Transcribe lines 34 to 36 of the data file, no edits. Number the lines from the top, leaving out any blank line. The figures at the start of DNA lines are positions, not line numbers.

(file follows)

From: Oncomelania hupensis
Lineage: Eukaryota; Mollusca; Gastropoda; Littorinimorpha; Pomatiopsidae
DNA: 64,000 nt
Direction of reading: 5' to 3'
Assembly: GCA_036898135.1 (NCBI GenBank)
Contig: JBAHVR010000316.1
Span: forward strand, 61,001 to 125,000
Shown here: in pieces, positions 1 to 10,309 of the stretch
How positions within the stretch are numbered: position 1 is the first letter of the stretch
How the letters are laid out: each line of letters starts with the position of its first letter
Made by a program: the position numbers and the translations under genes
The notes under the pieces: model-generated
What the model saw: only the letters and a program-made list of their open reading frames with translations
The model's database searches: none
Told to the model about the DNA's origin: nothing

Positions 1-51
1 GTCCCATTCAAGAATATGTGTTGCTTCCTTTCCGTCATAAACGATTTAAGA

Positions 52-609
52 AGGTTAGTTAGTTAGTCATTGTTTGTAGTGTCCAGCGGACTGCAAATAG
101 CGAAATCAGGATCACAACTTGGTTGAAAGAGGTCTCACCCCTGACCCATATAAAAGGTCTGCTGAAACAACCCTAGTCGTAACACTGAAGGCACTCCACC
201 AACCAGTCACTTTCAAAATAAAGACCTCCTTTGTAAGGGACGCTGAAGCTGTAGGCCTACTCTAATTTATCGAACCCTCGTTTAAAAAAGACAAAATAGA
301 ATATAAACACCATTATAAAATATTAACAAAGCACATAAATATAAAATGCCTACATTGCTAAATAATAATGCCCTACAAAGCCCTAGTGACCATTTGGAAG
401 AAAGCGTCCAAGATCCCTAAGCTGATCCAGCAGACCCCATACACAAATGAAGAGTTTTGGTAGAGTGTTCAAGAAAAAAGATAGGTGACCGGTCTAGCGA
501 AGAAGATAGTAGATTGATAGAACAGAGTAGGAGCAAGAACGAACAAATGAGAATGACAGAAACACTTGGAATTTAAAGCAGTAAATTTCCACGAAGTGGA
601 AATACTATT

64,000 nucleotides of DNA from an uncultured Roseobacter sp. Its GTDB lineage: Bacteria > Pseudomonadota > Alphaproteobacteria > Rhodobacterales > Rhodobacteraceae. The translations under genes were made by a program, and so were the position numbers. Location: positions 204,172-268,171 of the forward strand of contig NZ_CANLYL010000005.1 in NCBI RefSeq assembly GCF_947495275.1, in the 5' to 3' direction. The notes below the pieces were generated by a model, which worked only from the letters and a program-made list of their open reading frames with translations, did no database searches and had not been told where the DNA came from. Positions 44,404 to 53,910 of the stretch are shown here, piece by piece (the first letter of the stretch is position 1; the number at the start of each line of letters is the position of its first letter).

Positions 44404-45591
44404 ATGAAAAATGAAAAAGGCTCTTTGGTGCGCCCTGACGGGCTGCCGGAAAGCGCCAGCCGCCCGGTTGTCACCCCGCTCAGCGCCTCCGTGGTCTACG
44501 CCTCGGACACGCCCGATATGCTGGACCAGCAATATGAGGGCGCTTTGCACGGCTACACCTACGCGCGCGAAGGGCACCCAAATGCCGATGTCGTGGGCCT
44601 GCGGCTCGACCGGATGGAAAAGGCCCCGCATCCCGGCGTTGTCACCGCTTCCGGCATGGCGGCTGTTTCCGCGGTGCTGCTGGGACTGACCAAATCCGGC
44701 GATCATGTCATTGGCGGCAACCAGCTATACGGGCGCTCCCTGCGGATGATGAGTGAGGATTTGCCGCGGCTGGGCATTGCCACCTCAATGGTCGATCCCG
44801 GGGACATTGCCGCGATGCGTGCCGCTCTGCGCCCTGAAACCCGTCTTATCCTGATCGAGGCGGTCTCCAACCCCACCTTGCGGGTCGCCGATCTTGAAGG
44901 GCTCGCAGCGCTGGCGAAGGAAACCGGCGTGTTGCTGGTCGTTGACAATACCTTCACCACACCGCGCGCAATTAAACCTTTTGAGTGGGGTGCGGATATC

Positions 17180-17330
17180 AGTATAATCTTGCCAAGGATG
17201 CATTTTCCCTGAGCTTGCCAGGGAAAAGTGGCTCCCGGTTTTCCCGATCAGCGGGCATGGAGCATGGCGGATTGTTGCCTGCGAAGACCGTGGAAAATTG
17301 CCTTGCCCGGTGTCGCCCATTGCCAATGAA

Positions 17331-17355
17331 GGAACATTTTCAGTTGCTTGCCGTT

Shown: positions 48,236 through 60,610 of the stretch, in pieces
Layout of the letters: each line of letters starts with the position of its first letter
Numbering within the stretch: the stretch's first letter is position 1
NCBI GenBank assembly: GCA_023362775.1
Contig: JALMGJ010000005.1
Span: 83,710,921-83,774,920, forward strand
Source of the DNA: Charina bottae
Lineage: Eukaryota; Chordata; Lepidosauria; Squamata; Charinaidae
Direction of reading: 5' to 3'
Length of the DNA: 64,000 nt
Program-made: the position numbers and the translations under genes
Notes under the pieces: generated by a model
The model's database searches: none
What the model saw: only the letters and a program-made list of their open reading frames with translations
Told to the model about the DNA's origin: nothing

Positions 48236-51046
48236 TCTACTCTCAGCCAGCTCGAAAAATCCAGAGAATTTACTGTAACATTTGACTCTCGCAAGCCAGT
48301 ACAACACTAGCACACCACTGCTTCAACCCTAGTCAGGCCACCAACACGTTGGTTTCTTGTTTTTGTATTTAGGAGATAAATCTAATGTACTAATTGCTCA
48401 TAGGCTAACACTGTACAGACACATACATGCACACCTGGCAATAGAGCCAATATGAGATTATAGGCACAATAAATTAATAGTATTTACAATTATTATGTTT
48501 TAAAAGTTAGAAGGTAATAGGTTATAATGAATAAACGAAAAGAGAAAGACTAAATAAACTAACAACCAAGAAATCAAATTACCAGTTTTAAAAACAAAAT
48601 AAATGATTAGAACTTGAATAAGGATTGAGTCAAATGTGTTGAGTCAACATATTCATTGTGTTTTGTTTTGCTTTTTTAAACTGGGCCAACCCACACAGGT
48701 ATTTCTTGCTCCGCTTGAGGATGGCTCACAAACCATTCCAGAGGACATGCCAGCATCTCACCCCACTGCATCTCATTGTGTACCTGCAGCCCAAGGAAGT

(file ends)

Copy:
Positions 17180-17330
17180 AGTATAATCTTGCCAAGGATG
17201 CATTTTCCCTGAGCTTGCCAGGGAAAAGTGGCTCCCGGTTTTCCCGATCAGCGGGCATGGAGCATGGCGGATTGTTGCCTGCGAAGACCGTGGAAAATTG